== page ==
College educated students leaving Iowa at higher rates than other states
CEDAR RAPIDS, Iowa (KCRG) - A report from the National Bureau of Economic Research said Iowa is below average at retaining college graduates.
State lawmakers give universities across the state of Iowa millions of taxpayer dollars to help educate the state’s workforce for certain professions. The report from the nonprofit research organization said around 8 states lose more of their college graduates than Iowa.
A spokesperson for the University of Iowa said its four-year graduation rate hit a new record this year and around 5,400 students will graduate this weekend. Data from the school said 95% of graduates found a job, continued their education or aren’t seeking employment.
TV9 spoke with a handful of students on campus about their plans to stay in the state after their time in school is over. A majority of those people said they made their decision to stay in the state based off job availability, salary and proximity to family/friends.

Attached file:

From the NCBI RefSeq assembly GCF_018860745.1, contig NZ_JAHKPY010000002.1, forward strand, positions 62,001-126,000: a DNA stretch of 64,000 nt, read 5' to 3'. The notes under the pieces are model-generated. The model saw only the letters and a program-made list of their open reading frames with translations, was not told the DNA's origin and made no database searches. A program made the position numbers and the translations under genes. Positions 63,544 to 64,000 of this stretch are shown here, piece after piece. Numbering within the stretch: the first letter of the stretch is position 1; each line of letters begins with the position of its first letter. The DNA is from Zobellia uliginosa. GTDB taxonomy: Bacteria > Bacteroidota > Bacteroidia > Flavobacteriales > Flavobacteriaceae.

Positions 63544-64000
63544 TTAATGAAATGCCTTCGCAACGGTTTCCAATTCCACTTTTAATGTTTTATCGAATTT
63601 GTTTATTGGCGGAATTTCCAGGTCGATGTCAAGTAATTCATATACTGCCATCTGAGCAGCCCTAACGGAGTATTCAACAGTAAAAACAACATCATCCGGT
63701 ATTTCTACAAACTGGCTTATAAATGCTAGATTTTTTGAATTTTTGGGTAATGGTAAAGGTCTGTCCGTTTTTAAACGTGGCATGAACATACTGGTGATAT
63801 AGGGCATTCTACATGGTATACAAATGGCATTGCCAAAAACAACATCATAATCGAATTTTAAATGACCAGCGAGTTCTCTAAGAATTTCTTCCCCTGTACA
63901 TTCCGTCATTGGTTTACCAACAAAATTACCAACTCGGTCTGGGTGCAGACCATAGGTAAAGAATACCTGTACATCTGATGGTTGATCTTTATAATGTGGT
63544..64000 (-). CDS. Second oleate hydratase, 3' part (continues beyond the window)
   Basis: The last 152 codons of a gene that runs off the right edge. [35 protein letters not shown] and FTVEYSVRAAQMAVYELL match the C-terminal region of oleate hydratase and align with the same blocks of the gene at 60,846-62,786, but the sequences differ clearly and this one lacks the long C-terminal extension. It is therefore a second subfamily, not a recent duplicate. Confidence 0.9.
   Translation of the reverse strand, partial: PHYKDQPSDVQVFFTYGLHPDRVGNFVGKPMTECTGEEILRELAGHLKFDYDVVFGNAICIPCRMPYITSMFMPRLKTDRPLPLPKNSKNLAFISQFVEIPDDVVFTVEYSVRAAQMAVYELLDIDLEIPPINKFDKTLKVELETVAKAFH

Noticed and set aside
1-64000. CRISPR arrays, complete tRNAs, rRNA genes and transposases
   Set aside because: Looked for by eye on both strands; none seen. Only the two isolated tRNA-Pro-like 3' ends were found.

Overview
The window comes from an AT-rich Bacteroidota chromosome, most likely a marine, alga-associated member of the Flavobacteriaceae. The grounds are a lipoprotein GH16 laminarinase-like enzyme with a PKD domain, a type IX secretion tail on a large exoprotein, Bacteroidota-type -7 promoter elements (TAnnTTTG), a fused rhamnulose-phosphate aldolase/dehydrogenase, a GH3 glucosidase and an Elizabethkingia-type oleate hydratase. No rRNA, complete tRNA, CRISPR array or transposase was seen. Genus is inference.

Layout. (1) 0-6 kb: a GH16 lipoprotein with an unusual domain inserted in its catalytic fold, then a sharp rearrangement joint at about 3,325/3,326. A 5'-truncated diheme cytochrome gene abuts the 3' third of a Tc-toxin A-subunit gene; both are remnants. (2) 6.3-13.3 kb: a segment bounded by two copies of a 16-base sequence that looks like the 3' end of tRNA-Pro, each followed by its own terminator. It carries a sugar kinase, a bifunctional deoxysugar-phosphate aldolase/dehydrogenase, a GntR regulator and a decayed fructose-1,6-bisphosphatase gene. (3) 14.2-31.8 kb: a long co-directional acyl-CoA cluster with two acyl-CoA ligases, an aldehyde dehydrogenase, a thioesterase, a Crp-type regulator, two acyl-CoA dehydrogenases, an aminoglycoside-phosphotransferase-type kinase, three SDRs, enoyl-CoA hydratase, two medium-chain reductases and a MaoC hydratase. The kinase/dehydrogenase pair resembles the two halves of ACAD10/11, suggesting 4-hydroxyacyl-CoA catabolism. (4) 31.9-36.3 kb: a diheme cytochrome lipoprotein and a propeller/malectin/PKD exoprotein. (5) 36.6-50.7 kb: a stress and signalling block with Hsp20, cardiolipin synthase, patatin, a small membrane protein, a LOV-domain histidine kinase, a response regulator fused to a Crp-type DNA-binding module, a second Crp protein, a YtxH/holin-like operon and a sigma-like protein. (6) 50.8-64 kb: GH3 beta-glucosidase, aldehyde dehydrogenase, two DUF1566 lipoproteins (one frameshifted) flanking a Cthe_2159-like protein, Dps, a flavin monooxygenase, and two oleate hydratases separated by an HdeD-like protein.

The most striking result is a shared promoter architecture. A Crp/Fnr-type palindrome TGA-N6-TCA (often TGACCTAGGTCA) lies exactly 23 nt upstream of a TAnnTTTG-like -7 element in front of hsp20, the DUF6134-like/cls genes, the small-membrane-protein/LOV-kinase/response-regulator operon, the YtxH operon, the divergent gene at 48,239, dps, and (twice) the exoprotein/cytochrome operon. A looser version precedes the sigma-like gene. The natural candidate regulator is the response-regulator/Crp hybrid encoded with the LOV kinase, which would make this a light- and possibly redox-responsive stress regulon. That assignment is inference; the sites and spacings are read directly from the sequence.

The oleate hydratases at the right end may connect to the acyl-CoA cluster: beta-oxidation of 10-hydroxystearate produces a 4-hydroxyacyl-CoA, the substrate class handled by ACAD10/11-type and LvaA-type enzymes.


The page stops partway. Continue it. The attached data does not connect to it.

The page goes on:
Grace Tobin, who is graduating law school this weekend, said she plans to practice law in Davenport. She said she can see herself leaving Iowa, but is staying because she found a job.
“I think Iowa is a beautiful place and people are so kind and I am so proud to be here,” Tobin said. “But, I think you have to challenge yourself and I no longer feel challenged in Iowa.”
Some students wanted to explore more of the world before settling on a home, like Ally Bauer. She said she is from Iowa City, but she wanted to understand life in another state after she graduates in graphic design.
”Something different, change of pace, just get out of the Midwest, see what people are like not in Iowa,” she said.
Kaitlyn Knap, who is a student at the University of Iowa, said she plans to leave the state after graduation because it’s difficult to find a job in public policy in the state. She also said her family isn’t from Iowa and is concerned about legislation passing affecting LGBTQ+ Iowans because she is part of that community.
”I don’t feel safe outside of Iowa City,” Knap said. “And I can’t imagine myself living here long term out of fear for myself, potentially for children in the future and friends. “
Knapp said even if those pieces of legislation were repealed, she’d also wants to see more conservation policies.
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